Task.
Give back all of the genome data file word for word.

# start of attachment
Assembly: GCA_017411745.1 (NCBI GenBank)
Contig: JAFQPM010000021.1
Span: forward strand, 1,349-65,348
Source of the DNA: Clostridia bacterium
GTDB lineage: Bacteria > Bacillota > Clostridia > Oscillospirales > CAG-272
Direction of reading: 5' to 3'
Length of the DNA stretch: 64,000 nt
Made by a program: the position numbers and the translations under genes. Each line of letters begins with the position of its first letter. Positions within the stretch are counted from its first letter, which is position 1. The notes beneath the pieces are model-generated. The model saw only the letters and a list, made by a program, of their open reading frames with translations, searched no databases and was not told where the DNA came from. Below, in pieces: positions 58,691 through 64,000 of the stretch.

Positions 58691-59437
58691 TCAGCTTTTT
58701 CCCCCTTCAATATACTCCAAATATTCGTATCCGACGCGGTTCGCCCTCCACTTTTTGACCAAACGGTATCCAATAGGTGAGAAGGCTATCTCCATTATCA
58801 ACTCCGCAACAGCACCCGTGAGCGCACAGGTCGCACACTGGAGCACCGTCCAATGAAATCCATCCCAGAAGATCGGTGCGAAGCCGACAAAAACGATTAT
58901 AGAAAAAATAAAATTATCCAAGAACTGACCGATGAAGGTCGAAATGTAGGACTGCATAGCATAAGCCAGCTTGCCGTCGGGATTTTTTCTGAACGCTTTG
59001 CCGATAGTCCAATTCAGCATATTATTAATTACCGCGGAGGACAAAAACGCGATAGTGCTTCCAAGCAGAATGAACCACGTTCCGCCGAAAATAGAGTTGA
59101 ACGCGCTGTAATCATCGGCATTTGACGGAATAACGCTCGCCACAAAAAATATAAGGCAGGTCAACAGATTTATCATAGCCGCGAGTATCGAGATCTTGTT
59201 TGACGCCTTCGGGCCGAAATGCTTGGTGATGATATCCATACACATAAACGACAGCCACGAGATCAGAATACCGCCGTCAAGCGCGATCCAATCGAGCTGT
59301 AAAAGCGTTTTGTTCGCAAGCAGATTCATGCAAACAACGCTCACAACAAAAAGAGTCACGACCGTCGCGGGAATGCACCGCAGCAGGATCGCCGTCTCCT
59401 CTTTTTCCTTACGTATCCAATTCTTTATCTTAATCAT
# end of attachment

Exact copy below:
Assembly: GCA_017411745.1 (NCBI GenBank)
Contig: JAFQPM010000021.1
Span: forward strand, 1,349-65,348
Source of the DNA: Clostridia bacterium
GTDB lineage: Bacteria > Bacillota > Clostridia > Oscillospirales > CAG-272
Direction of reading: 5' to 3'
Length of the DNA stretch: 64,000 nt
Made by a program: the position numbers and the translations under genes. Each line of letters begins with the position of its first letter. Positions within the stretch are counted from its first letter, which is position 1. The notes beneath the pieces are model-generated. The model saw only the letters and a list, made by a program, of their open reading frames with translations, searched no databases and was not told where the DNA came from. Below, in pieces: positions 58,691 through 64,000 of the stretch.

Positions 58691-59437
58691 TCAGCTTTTT
58701 CCCCCTTCAATATACTCCAAATATTCGTATCCGACGCGGTTCGCCCTCCACTTTTTGACCAAACGGTATCCAATAGGTGAGAAGGCTATCTCCATTATCA
58801 ACTCCGCAACAGCACCCGTGAGCGCACAGGTCGCACACTGGAGCACCGTCCAATGAAATCCATCCCAGAAGATCGGTGCGAAGCCGACAAAAACGATTAT
58901 AGAAAAAATAAAATTATCCAAGAACTGACCGATGAAGGTCGAAATGTAGGACTGCATAGCATAAGCCAGCTTGCCGTCGGGATTTTTTCTGAACGCTTTG
59001 CCGATAGTCCAATTCAGCATATTATTAATTACCGCGGAGGACAAAAACGCGATAGTGCTTCCAAGCAGAATGAACCACGTTCCGCCGAAAATAGAGTTGA
59101 ACGCGCTGTAATCATCGGCATTTGACGGAATAACGCTCGCCACAAAAAATATAAGGCAGGTCAACAGATTTATCATAGCCGCGAGTATCGAGATCTTGTT
59201 TGACGCCTTCGGGCCGAAATGCTTGGTGATGATATCCATACACATAAACGACAGCCACGAGATCAGAATACCGCCGTCAAGCGCGATCCAATCGAGCTGT
59301 AAAAGCGTTTTGTTCGCAAGCAGATTCATGCAAACAACGCTCACAACAAAAAGAGTCACGACCGTCGCGGGAATGCACCGCAGCAGGATCGCCGTCTCCT
59401 CTTTTTCCTTACGTATCCAATTCTTTATCTTAATCAT